Vic Flick

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When considering cinema and music, no theme has proved to be more memorable and timeless than that of James Bond. For countless fans, it is indeed with ritualized anticipation that they await the appearance of 007 at the open of each new film. No cinematic experience quite matches it. A sequence of white dots roll across the screen, then open to reveal our favorite British spy targeted through the barrel of a gun. He confidently strolls on screen; he turns, shoots, and slays an unseen assassin. It is only with the combination of this imagery and the appropriate music, does it truly supply the audience with the proper effect. Chill inducing, heart-pounding excitement!
The genius of this theme belies its elegant simplicity. Its chords and melody performed for the first time in history in CTS Studios, Bayswater, London, England in 1962. The James Bond theme has become the everlasting ode to all that is smooth, sultry, and spy; ultimately attesting that nobody has done it, does it, or will do it better than the music of 007. The world, therefore, owes a debt of gratitude to the one of the most influential guitarists of all time, the man behind Bond's twang, the incomparable Vic Flick.
See Book Release for details.

Vic at the Cannery, Las Vegas, with the Rip Chords
Flick's illustrious career has literally spanned decades, from acoustic folk in the late 1950's to live stage performances and session recordings of the early 1960's and ultimately, to partake in the soundtrack of cinema's ultimate spy, James Bond. In Flick's career, he has had the opportunity to work with some of the biggest names in music history. Tom Jones, Nancy Sinatra, Burt Bacharach, Henry Mancini, Shirley Bassey, Jimmy Page, John McLaughlin, and Eric Clapton are but a few of the musical giants that have shared the recording studio floor with Vic Flick.

Flick's musical career originated at the tender age of age of fourteen, when he traded his piano lessons for acoustic guitar. Flick's first major gig in the late 50's was with an acoustic band that toured with Paul Anka, named the Bob Cort Skiffle Group. On the same tour with Paul Anka of the United Kingdom was the John Barry Seven, led by Oscar winning composer, John Barry. Months later, after a call from Barry, Flick joined the Seven, becoming the lead guitarist by 1958.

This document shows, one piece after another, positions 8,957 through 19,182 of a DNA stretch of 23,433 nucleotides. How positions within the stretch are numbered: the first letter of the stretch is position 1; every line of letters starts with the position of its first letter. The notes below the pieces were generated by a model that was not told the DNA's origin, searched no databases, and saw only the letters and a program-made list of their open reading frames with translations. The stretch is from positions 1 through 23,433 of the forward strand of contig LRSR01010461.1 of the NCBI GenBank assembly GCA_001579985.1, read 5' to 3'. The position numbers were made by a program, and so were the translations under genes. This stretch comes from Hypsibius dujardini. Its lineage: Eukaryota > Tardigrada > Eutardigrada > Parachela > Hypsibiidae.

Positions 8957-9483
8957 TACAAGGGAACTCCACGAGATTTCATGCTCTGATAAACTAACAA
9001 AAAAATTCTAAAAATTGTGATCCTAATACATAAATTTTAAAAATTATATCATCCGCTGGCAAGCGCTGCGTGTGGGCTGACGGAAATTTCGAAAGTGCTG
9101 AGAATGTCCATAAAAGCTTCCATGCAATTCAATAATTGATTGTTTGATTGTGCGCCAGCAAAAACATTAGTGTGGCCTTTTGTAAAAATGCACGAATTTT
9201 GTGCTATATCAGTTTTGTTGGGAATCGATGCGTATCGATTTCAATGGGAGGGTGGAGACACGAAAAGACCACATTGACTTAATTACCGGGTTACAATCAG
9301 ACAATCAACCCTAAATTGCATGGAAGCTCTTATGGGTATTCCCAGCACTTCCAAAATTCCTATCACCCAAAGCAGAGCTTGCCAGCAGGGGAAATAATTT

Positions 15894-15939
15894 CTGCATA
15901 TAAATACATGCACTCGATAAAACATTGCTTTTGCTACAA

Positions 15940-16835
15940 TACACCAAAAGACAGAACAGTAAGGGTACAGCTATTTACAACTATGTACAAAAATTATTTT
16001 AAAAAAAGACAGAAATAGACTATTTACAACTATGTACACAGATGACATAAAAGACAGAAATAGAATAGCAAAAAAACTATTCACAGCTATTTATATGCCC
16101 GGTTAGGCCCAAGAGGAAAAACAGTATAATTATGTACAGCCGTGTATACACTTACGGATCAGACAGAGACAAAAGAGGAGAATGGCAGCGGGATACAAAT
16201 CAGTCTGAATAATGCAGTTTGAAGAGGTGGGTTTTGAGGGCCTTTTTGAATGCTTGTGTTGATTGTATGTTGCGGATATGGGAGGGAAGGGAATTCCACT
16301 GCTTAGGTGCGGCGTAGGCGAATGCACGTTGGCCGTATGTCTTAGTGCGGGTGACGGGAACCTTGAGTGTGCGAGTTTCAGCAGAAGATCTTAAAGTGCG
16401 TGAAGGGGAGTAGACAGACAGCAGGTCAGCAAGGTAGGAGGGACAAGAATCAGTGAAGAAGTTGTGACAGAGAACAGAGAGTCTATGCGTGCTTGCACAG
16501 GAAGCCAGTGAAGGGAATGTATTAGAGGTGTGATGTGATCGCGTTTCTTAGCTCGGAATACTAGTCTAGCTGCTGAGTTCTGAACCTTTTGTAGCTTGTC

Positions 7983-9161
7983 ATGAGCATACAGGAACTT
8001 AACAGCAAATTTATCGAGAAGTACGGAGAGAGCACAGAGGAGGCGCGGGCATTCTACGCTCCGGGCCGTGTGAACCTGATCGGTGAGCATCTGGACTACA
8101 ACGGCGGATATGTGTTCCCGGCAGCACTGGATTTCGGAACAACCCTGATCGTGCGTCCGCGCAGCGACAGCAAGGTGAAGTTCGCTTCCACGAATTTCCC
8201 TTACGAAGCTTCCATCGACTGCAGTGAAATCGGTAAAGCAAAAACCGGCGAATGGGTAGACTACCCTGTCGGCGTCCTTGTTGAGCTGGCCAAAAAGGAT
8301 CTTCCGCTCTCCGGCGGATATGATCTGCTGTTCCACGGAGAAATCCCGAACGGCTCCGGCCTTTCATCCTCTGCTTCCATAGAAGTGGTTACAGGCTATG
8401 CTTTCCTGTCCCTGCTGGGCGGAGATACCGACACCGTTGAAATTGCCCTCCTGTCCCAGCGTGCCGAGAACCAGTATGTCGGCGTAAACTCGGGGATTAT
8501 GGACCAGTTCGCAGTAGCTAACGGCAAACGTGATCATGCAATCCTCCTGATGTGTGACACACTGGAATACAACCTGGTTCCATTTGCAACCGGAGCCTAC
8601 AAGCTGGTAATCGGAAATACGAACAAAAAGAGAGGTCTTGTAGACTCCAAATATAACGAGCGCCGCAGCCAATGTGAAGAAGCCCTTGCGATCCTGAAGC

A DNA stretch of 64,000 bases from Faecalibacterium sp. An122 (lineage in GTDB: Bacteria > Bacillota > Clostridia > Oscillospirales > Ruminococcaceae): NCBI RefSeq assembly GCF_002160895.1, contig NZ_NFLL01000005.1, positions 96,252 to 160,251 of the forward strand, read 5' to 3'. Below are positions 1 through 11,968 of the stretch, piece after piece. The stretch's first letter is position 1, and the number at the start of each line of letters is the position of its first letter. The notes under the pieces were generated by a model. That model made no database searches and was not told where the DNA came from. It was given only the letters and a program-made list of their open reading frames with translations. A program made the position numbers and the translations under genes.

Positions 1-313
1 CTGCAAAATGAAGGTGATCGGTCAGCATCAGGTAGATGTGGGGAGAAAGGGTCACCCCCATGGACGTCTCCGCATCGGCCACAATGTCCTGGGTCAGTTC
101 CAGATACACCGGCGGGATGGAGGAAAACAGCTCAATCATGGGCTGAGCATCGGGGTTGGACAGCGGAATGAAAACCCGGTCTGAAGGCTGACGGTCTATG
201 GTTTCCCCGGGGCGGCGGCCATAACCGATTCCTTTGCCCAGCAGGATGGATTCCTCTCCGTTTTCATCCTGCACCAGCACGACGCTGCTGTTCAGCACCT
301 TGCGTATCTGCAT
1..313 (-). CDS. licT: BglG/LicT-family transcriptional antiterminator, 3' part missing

The John Barry 7

Flick became a highly regarded session player, lending his masterful guitar skills to a variety of recordings and instrumental themes. Flick's first memorable foray into film scoring was his work with composer Barry on the 1960's cult film, Beat Girl. Some critics regard the score of this film, as the genesis for the Bond's theme; as the slick title track of Beat Girl is reminiscent of pre-Bond emanations. From this moment, Flick's contribution to the 60's music scene was soon to become immense.

Monty Norman was contracted to compose the first Bond film, Dr. No. Three weeks before the film release date; the main theme of James Bond remained uncompleted. Film producer, Cubby Broccoli, contacted Barry and commissioned him to complete a suitable final score. With the aid of Flick's excellent guitar skills, they finished the score in time, and went on to make movie history. Flick performed the legendary Bond theme on what he refers to as a "big, blonde f-hole Clifford Essex Paragon Cello-Bodied guitar, fitted with a DeAmond Volume Pedal into a Vox 15-Watt Amplifier." Thanks to the efforts of Robert Rush of The Rip Chords, the guitar has now made its home in The Rock and Roll Hall of Fame.

The sound of the 007 theme was a breakthrough in session recording due to its technique. In the early 60's, the orchestra would record only one take, on what the studios referred to as "compatible stereo." This unique recording method allowed for the sound of the guitar to "bleed" into adjacent microphones of the orchestra, adding a lustrous and ambient quality to the final recording.

In 1963/1964, Ringo's Theme was written by Lennon-McCartney and credited to the George Martin Orchestra as additional music for "A Hard Days Night". The song, vocally, is "This Boy" and is both in the movie and on the soundtrack.
Sir George Martin wanted a guitar sound close to the "James Bond Theme" and booked Vic for the gig.
Instead of the Clifford Essex, Vic used a '62 Fender Stratocaster with a '62 Fender Vibrolux amplifier and got the exact sound George was happy with.

Flick's guitar virtuoso is also in composition, as is prevalent in his banjo solo in the Kentucky sequence in Goldfinger; and his haunting guitar styling in the gypsy encampment scene featured in the film From Russia with Love. Flick's complete 007 filmography: Dr. No , From Russia with Love Goldfinger Thunderball, You Only Live Twice, On Her Majesty's Secret Service, Diamonds Are Forever, and License to Kill.

Encore at the Cannery, Las Vegas
Since the Bond films, Flick has also added his talent to films such as The Pink Panther, The Ipcress File, Midnight Cowboy, and many more. The newest Bond composer David Arnold, who has given Flick numerous accolades to the inspiration of his orchestration, has ensconced his trademark style. Flick and his style has been honored by several remakes and tribute music, by musicians and DJ's alike, including the likes of Propellerheads, Moby, and Proteus 7.

Vic Flick continues his legacy to this day, by still creating and composing music for a new generation of fans of all ages across the globe.

Vic Flick: James Bond Now

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